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Ta-nehisi Coates Books In Order

Publication Order of Standalone Novels

The Water Dancer (2019) Hardcover  Paperback  Kindle

Publication Order of Non-Fiction Books

Between the World and Me (2015) Hardcover  Paperback  Kindle

Ta Nehisi Coates

Ta Nehisi Coates is an American author of historical fiction books best known for his standalone debut novel, The Water Dancer. He’s also the author of the number-one New York Times bestselling book Between the World and Me that was also a finalist for the National Magazine Award. Additionally, he has won the Hillman Prize for Analysis Journalism, National Magazine Award and George Polk Award for his story The Case of Reparations. He lives in New York with his family- wife, and son.

The Water Dancer

From its beautifully crafted cover art to its intricate yet simple plot steeped in tragedy, Coates’s book feels like a relinquishing of life and soul as the pages are infused with the breath of its creator with words dancing to form the human shape of those who paid the ultimate price. The Water Dancer is one of the most influential books you’ll ever read about slavery.

The author nails down the tribulations of slavery when he concentrates on the emotions of Hiram Walker, a girl who is separated from his mother Rose when she is sold to slavery. Hiram is only nine years old. Then Coates shifts his focus on an older woman known as Thena, whose five of her kids are sent Natchez away; she transforms into the meanest and hard to crack shell of a woman until one day when the gaze breaks that shell of boy who has no mother. How much can your body take?

Hiram’s Caucasian father is the Howell is the master of the plantation called Lockless. When riding through the Street, his son calls attention to himself by imitating his elders in response song and a call. Howell flips him a coin, and Hiram thinks that the coin is a way out from slave life. But it’s not long before Hiram is called to the big house to take lessons alongside his brother, Maynard, and serve as Maynard’s protector. It’s quite a task because Maynard is slow, dull and has been spoiled by superficial living while Hiram is smart. Hiram thinks that his white father is ashamed to have such intelligence show up in his black son while his white son struggles with schoolwork and everyday life.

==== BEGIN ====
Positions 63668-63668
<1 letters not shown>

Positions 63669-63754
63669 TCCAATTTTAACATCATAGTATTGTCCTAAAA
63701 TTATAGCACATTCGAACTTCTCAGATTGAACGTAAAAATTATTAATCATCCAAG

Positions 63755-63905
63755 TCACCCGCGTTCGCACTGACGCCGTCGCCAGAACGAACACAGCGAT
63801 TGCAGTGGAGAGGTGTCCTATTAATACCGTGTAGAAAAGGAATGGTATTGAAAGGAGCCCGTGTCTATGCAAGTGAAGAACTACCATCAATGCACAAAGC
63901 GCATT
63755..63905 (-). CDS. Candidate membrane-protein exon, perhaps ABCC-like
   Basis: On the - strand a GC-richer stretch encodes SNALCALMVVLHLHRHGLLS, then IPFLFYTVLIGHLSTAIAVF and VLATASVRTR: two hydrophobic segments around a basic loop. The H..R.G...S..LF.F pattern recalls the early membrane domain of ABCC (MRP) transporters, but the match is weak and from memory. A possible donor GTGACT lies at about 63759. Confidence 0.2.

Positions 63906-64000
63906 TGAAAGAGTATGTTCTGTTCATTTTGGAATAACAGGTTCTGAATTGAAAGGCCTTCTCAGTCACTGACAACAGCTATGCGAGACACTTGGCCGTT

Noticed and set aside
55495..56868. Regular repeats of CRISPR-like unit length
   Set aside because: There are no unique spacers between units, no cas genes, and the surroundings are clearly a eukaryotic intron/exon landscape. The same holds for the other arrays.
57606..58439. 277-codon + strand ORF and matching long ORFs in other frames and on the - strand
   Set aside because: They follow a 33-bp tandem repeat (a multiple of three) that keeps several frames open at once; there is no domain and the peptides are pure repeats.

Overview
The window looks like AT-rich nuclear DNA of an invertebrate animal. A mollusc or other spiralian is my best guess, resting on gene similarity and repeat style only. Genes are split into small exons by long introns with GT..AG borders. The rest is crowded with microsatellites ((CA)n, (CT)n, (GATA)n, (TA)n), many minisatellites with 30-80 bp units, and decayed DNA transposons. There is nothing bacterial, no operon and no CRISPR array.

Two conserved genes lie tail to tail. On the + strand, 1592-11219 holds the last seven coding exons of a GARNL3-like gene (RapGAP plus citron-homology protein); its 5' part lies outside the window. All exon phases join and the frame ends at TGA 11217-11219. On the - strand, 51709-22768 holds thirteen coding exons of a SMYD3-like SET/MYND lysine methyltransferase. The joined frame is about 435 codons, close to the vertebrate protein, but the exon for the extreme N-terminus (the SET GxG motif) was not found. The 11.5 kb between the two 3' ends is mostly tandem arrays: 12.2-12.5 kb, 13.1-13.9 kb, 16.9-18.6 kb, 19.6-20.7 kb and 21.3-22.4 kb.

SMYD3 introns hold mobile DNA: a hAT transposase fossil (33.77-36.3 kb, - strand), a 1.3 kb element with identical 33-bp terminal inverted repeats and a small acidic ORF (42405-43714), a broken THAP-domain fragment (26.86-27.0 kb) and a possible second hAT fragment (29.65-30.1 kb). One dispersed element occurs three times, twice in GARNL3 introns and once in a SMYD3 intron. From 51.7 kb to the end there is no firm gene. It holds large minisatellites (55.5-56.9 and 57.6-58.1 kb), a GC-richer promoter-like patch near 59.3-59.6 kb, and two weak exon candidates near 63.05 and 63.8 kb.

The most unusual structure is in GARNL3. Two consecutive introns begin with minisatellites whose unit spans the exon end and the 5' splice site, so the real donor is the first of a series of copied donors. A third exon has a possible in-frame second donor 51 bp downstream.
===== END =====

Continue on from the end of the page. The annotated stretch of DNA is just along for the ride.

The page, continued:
Hiram has several gifts. The first is the gift of memorization. He can recreate a drawing from his memory or tell a whole story word by word. He can tell each card from a deck of cards and even remember all the symbols in a carved box of disc. His other gift is where Coates introduces the element of magical realism. During the entire story, Hiram will learn how to bring this gift forward and how to utilize it. When the author writes about Hiram’s gifts, he’s able to evoke a storm of emotions in the main character.

Most power structures incorporate violence as a means to bring balance. The powerless person learns how to use a gun, grows muscles, or enlists the service of a Mob. In an interview published online, Ta-Nehisi Coates says that he wanted to write something different and attributes part of his work to Isabel Wilkerson’s novel The Warmth of the Other Suns, which much helped him understand the positive side of resistance. Therefore, Coates uses mythology and writes something bigger than violence, something that surpasses violence. But it’s vital always to remember that we can never forget the tragedies and sufferings that have already been inflicted so that they are never repeated.

We need books like Water Dancer because humans tend to forget too soon. One of the most significant impacts of this novel was how it gave a glimpse of how the white masters operated the plantation system. How they degenerated the soil until nothing would grow and how they undermined themselves. When the plantations could no longer sustain them, they began to sell their slaves and migrated westward, looking for new land and people rob.

Hats off to Ta-Nehisi Coates for creating a cast of complex characters, from Thena the meanest woman to Sophia the subject to Nathaniel Walker, who becomes Hiram’s love interest but makes it clear from the start that she belongs to no man. Coates writes as though he knows everything about the emotional life of both men and women and through this he’s woven one of the best books about slavery.

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